How does stress impact people? As with the causes of stress, the impact stress has varies from person to person. Whilst we can suggest a number of commonly occurring symptoms related to stress, the symptoms you personally feel will likely be unique to you, and as such, you will need to learn your own symptoms of stress. Some people may experience more physical symptoms from stress and others may experience symptoms that are more targeted at their emotional and mental health. The symptoms experienced by a person may also differ depending on the situation they find themselves in and the intensity of symptoms is often related to the perceived stress of the situation.

Below are a handful of the commonly occurring symptoms seen in relation to stress: Physical symptoms include: Headaches, dizziness, digestive symptoms, nausea, and breathing difficulties. Emotional and mental health related symptoms: Depressed mood, irritable and aggressive mood, sleep disturbances, anxiety, fear, and withdrawn behaviours/ social detachment. These symptoms can themselves become stressors which will compound the problems a person faces. They are also a likely contributor to the fact that almost 30% of workers have had to call into work sick due to stress. Long term exposure to stress can not only cause the above symptoms but can unfortunately increase a person’s risk for more severe and chronic conditions. It is important to remember that feeling stressed does not automatically mean you will suffer from these conditions and if you are concerned about your risks due to long term stress you should consult your doctor. Longer term problems: Susceptibility to flu, stroke, heart disease, heart attack, high blood pressure, diabetes, depression, and anxiety disorders.

Can stress be good? When we hear the word stress we tend to automatically think of a negative emotion but in certain situations stress can be useful. Stress is an evolutionary response to a change in a situation and in many instances it can be a good thing. In fact the stress response can be lifesaving as the reaction this causes relates to the ‘flight or fight’ response which helps humans, and other mammals, identify dangerous situations and react accordingly; fleeing situations where necessary. Moderate levels of stress have also been shown to increase performance on certain tasks, making a person more alert. This is beneficial in situations such as job interviews and public speaking, as long as the levels of stress do not reach a point of causing the symptoms mentioned in the previous section. Stress is also the reason that people receive a thrill when completing high rick activities and extreme sports and can lead to exceptionally thrilling life experiences. Again, in these situations stress is a good thing, until it reaches a level where a person is putting themselves at risk.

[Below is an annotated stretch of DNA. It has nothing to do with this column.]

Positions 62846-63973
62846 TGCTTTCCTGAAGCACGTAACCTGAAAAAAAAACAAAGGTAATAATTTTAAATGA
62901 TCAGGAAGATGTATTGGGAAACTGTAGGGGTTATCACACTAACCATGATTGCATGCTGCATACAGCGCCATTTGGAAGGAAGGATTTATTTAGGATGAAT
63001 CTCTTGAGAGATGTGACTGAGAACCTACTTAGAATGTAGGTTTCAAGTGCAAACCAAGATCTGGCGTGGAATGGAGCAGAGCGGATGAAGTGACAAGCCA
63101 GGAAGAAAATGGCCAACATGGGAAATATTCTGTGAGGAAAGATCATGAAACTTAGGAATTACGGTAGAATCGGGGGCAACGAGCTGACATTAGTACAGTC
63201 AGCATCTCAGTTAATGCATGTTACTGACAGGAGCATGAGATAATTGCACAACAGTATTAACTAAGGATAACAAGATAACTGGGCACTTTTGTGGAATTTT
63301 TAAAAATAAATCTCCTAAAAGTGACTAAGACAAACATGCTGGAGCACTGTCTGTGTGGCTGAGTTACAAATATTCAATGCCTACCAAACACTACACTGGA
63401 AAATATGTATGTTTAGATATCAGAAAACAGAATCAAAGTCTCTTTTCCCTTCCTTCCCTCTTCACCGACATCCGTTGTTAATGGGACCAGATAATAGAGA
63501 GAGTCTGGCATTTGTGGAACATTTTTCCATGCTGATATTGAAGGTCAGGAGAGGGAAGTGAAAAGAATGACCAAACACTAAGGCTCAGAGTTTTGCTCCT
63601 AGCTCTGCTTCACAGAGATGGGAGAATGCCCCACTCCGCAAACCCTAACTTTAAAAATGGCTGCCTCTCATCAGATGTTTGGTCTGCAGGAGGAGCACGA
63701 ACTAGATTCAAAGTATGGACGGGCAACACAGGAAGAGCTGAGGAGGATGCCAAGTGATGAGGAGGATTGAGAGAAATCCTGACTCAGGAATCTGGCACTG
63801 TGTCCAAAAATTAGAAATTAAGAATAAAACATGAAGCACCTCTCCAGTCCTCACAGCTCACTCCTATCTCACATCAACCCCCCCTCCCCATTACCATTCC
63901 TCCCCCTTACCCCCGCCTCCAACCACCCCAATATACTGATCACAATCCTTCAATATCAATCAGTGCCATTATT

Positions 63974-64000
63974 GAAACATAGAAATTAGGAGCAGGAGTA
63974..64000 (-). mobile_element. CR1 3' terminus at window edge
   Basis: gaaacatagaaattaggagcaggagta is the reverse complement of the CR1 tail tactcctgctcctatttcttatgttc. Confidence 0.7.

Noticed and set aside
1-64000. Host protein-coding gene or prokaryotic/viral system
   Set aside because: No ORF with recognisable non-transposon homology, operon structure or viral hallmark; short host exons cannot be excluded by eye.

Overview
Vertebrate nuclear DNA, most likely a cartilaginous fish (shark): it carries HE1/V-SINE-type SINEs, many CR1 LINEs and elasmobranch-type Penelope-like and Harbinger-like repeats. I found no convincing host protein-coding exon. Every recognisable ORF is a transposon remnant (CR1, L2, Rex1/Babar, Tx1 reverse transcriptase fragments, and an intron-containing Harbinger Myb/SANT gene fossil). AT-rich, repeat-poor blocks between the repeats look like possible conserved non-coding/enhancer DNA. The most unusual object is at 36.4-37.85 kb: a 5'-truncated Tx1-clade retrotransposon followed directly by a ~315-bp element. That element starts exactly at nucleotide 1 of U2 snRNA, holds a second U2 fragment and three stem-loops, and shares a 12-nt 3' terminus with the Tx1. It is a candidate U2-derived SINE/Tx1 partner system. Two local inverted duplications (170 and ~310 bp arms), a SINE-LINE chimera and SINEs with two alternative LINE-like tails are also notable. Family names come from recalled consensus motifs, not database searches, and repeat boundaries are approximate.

Ways to cope with stress and to reduce stress As with all the things we have mentioned regarding stress, each person will find ways to cope and reduce stress that are best suited to themselves and their lifestyles. What we do know is that people are unlikely to be able to completely remove stress from their lives and so it is useful to have some tips of where to start to try to improve symptoms. Below we have compiled a short selection of possible ways to improve symptoms of stress and to avoid stressful situations. You may need to try a few of these before you find something that works for you.

Visit a mental health professional

Whilst stress is not technically a medical condition, many people will benefit from a session with a mental health professional. Treatment will often involve cognitive behavioural therapy (CBT) which will look into changing thought patterns and identifying stress triggers.

Identify stress triggers

This can be a difficult task when you cannot differentiate between symptoms and triggers. However, identifying triggers is important so you can focus your energy on reducing these situations. One way to keep track of, and identify triggers is to use a diary to record instances of high stress and the situations surrounding this. You can then sort these triggers in to two groups; those you can control and those you can’t. You can then focus your management efforts on the triggers you can control.

Physical health care

If physical conditions are the root of some of your stress then it is important to seek appropriate treatments to relieve the stress these conditions can cause.

Social support

It is important to maintain a healthy social network as this can help prevent stress and other mental health problems. It is also useful to fall on your support network when you are suffering from stress. Local groups and activity clubs are a good way to meet people with similar interests to grow your network.